In this series, some of your favorite FTSE 100 (UKX) shares go head-to-head in a three-round contest for superiority.
In round one, the firms fight on earnings; in round two, on dividends; and round three is a battle of the balance sheets. The winner will be the company that has racked up most points at the end of the contest.
Stepping into the ring today are utilities companies National Grid (ISE: NG.L) , which runs Britain's gas and electricity distribution systems, and Centrica (ISE: CAN.L) , a major gas and electricity supplier.
Fears about the global economy and the sovereign debt crisis in Europe have driven investor demand for defensive companies -- companies that perform reasonably well in all economic conditions -- including utilities.
The shares of National Grid and Centrica have outperformed the FTSE 100 index over the last six months. The Footsie has dropped 2%, but National Grid is up 4% and Centrica has risen 6%.
Let's take our seats at ringside.
Round 1: earnings
Recent share price
Last year P/E ratio
Current year forecast P/E
4-year-average eps growth
Current year forecast eps growth
Forecast operating margin
Source: Digital Look. Winners in bold. P/E = price-to-earnings ratio; eps = earnings per share.
The companies are evenly matched in the first round. Centrica takes points on historic P/E and forecast earnings growth, and shares a point with National Grid on forecast P/E. National Grid wins points outright -- and by some distance -- on historic earnings growth and forecast operating margin.
Round 2: dividends
Last year dividend yield
Current year forecast dividend yield
4-year-average dividend growth
Current year forecast dividend growth
Forecast dividend cover
Source: Digital Look. Winners in bold.
In another closely fought round, National Grid just comes out on top. Its yield is markedly superior to Centrica's, but the point that clinches the round -- historic dividend growth -- is by a narrow margin. Centrica may not be able to match National Grid on forecast yield, but it takes the points on the two other forecast measures: dividend growth and cover.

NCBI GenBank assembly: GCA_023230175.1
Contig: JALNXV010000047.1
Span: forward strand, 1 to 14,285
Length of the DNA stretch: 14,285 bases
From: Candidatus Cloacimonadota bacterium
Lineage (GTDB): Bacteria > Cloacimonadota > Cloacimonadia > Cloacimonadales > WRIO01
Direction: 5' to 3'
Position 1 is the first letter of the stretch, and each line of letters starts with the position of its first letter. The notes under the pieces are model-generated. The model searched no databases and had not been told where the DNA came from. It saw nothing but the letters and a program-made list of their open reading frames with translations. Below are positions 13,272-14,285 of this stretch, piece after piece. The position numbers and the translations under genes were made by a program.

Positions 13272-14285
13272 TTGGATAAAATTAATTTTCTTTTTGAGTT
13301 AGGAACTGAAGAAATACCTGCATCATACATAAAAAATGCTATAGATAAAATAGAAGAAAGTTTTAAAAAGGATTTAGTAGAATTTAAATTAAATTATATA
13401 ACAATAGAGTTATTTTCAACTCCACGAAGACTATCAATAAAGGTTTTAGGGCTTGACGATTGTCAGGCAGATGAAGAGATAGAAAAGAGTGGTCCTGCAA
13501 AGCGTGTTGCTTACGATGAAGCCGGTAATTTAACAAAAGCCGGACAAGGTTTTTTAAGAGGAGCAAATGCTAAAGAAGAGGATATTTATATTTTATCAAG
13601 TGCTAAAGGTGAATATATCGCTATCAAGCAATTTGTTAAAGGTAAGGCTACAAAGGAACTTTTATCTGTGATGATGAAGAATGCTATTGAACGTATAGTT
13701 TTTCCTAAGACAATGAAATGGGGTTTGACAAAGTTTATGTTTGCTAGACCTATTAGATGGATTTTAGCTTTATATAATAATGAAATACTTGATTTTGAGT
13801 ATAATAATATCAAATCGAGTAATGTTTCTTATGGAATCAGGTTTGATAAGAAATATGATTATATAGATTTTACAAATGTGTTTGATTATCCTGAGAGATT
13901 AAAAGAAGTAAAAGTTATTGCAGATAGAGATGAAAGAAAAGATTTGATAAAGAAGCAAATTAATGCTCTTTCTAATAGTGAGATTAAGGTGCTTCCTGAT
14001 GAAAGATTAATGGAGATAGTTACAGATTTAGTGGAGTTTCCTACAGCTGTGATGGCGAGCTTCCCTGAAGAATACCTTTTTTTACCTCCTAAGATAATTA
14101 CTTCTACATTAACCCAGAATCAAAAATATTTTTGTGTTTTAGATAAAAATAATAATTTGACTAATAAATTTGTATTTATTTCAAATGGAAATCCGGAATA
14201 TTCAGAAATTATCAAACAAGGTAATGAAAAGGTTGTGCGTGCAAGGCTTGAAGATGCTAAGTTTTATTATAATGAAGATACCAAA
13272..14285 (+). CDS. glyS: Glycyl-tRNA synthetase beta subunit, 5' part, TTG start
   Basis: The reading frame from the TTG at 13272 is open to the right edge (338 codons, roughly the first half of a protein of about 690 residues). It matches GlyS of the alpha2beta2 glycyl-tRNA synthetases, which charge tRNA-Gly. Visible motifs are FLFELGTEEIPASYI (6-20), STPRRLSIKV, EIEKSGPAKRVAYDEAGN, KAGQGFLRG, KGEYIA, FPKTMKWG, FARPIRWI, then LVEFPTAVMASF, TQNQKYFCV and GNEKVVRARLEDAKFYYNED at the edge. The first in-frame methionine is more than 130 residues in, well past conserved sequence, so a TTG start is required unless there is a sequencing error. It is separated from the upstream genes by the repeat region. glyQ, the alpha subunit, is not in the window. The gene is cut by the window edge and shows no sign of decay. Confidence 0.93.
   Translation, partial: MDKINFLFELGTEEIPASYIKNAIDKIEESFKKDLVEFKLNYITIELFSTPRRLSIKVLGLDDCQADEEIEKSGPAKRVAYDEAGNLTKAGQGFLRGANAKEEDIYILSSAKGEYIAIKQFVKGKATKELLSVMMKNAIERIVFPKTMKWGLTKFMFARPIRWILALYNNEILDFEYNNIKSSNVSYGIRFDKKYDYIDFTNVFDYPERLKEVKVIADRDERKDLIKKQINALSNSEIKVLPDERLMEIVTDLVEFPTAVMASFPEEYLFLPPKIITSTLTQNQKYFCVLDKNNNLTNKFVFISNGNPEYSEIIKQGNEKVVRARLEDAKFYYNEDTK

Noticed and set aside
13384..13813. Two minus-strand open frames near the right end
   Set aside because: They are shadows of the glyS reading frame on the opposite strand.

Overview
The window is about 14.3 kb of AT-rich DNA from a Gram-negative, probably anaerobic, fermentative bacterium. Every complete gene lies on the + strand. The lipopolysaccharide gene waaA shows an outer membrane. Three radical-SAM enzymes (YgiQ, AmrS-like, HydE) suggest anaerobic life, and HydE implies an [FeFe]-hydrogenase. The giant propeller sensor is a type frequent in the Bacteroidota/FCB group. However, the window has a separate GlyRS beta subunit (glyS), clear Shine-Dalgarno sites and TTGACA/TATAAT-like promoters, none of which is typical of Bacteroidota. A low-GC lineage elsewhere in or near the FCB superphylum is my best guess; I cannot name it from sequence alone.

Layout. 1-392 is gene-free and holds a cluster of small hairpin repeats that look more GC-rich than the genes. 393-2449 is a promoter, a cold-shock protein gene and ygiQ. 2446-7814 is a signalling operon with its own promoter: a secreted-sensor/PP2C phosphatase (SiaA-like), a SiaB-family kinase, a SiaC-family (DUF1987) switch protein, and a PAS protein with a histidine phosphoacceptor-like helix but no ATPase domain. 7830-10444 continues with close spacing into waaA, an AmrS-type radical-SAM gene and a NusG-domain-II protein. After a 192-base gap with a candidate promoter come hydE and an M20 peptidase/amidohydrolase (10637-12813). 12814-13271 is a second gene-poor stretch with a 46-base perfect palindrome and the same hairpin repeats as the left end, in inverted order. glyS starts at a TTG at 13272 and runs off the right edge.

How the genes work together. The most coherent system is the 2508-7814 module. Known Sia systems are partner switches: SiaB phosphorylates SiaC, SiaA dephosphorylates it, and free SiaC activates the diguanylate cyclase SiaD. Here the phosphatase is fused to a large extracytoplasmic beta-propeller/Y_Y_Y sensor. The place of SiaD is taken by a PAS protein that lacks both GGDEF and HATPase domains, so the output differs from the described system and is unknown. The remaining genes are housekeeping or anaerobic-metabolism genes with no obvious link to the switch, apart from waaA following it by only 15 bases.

Round 3: balance sheet
Price-to-book (P/B) ratio
Source: Digital Look. Winners in bold.
The points are shared in the final round. National Grid's jaw-dropping gearing figure of 246% may look high, but regulated industries can tolerate higher gearing and 246% is actually low by the standards of recent history. National Grid's gearing was above 600% in 2009 and a little below 600% in 2010 when it was obliged to ask shareholders to stump up £3.2 billion in order to maintain its credit rating and fund increased investment.
This was a close-fought contest, with the companies drawing two rounds and National Grid winning one. The points tally is National Grid 6.5 and Centrica 5.5.
National Grid was a runaway winner on dividend yield, and performed well on the other two valuation measures -- that's to say, the measures that vary with changes in the share price. National Grid won on P/B and narrowly lost out on P/E, taking account of both the historic and forecast numbers. As such, National Grid may appeal to investor's seeking a high starting income (6%), which is likely to at least keep pace with inflation in the future.
Investing is by no means easy in today's uncertain economy, but utilities companies are often among the steadiest performers. In fact, utilities are one of three sectors examined in The Motley Fool's special free report "Top Sectors of 2012." Our top analysts not only identify three favorable industries for 2012 and beyond, but also pinpoint one great company in each sector. Simply click here to get the free report dispatched immediately to your inbox.
Are you looking to profit as a long-term investor? "10 Steps to Making a Million in the Market" is the Motley Fool's guide to help Britain invest. Better. We urge you to read the report today -- while it's still free and available.
The article Head to Head: National Grid vs. Centrica originally appeared on Fool.com.
G.A. Chester owns does not own shares in any of the companies mentioned in this article.The Motley Fool has adisclosure policy. We Fools may not all hold the same opinions, but we all believe that considering a diverse range of insights makes us better investors. Try any of our Foolish newsletter services free for 30 days.